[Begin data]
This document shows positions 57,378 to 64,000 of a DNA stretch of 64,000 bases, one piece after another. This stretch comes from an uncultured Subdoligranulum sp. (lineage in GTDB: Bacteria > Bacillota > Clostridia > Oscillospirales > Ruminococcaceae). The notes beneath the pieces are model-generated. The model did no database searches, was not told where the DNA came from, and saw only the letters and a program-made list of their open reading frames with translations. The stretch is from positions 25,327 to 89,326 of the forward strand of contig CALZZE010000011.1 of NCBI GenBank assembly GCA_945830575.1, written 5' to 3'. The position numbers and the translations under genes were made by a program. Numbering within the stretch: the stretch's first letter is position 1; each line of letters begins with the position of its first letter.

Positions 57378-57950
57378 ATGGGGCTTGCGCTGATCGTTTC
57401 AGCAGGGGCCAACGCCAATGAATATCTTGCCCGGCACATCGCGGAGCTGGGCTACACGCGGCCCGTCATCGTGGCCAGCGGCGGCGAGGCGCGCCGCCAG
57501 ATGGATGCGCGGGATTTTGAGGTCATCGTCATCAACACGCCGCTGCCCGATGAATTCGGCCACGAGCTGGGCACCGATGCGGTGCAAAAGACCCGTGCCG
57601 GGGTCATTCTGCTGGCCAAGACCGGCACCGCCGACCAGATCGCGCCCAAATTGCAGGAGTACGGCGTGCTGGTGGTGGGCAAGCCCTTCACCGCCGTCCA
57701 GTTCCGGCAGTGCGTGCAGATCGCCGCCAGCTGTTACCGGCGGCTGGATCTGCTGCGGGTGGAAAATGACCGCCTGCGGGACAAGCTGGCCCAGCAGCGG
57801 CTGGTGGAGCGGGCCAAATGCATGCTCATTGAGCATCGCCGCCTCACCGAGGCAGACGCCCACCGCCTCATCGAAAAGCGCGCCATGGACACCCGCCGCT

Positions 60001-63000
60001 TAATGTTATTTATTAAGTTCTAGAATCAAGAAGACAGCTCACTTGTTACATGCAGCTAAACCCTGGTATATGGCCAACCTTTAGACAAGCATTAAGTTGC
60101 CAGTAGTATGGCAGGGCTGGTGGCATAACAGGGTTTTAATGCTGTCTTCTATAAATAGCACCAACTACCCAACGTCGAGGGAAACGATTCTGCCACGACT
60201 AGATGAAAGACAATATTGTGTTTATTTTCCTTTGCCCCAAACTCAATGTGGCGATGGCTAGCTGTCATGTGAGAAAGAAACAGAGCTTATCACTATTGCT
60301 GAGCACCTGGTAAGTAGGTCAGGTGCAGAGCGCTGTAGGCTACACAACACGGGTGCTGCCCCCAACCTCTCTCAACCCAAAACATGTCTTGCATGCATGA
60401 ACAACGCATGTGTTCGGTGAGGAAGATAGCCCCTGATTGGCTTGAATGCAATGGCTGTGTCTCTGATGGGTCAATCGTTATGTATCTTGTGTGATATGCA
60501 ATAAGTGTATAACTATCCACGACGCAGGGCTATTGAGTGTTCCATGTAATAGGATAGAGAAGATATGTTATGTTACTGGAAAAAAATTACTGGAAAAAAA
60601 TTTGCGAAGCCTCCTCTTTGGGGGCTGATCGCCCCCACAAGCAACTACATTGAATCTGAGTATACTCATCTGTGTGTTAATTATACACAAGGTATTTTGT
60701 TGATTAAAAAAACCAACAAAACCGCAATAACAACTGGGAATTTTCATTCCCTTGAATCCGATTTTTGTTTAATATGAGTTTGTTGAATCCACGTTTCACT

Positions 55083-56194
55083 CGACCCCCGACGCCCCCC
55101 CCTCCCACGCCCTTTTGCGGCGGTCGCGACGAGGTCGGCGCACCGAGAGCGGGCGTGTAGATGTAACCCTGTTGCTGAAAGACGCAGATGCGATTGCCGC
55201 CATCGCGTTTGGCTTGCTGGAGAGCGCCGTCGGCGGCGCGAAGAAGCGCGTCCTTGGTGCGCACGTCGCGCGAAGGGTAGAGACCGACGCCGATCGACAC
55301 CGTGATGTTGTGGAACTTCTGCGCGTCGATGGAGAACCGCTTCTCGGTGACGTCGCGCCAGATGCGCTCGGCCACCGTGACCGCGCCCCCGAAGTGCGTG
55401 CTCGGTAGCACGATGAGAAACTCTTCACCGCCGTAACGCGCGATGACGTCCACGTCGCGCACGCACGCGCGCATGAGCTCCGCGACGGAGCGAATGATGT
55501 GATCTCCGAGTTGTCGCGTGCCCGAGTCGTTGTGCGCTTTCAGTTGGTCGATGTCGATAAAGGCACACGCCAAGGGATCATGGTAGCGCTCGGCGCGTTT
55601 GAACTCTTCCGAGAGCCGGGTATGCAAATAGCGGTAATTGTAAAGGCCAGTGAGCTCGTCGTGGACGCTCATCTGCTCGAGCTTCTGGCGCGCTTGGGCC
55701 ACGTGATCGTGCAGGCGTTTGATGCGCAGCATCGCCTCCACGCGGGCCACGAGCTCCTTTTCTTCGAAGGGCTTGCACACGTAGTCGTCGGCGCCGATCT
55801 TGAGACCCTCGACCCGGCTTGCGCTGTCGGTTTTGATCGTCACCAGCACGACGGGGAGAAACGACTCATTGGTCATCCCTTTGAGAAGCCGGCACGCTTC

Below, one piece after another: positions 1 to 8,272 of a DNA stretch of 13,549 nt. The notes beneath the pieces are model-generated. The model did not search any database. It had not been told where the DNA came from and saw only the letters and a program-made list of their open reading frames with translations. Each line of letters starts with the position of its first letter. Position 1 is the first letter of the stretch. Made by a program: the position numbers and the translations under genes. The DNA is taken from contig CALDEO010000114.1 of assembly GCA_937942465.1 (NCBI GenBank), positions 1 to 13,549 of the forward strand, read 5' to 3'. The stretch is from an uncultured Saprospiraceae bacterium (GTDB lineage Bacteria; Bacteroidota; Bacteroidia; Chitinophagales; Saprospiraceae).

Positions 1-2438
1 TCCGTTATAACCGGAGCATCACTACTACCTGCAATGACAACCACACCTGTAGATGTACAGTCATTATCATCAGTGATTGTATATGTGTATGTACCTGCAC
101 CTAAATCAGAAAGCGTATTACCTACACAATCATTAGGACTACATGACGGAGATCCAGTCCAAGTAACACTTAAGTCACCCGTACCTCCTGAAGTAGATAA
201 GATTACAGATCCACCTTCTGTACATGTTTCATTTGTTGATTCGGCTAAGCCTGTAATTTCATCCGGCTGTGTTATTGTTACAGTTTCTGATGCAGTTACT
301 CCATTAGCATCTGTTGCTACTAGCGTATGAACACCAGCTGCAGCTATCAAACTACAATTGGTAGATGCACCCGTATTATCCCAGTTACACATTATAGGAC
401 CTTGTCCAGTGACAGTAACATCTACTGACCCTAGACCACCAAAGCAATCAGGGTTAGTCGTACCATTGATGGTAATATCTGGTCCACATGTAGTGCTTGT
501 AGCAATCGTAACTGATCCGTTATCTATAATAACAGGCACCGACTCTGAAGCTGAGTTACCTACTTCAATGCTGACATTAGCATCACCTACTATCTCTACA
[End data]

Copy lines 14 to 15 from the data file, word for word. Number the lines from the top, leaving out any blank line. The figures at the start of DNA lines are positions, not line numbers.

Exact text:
60401 ACAACGCATGTGTTCGGTGAGGAAGATAGCCCCTGATTGGCTTGAATGCAATGGCTGTGTCTCTGATGGGTCAATCGTTATGTATCTTGTGTGATATGCA
60501 ATAAGTGTATAACTATCCACGACGCAGGGCTATTGAGTGTTCCATGTAATAGGATAGAGAAGATATGTTATGTTACTGGAAAAAAATTACTGGAAAAAAA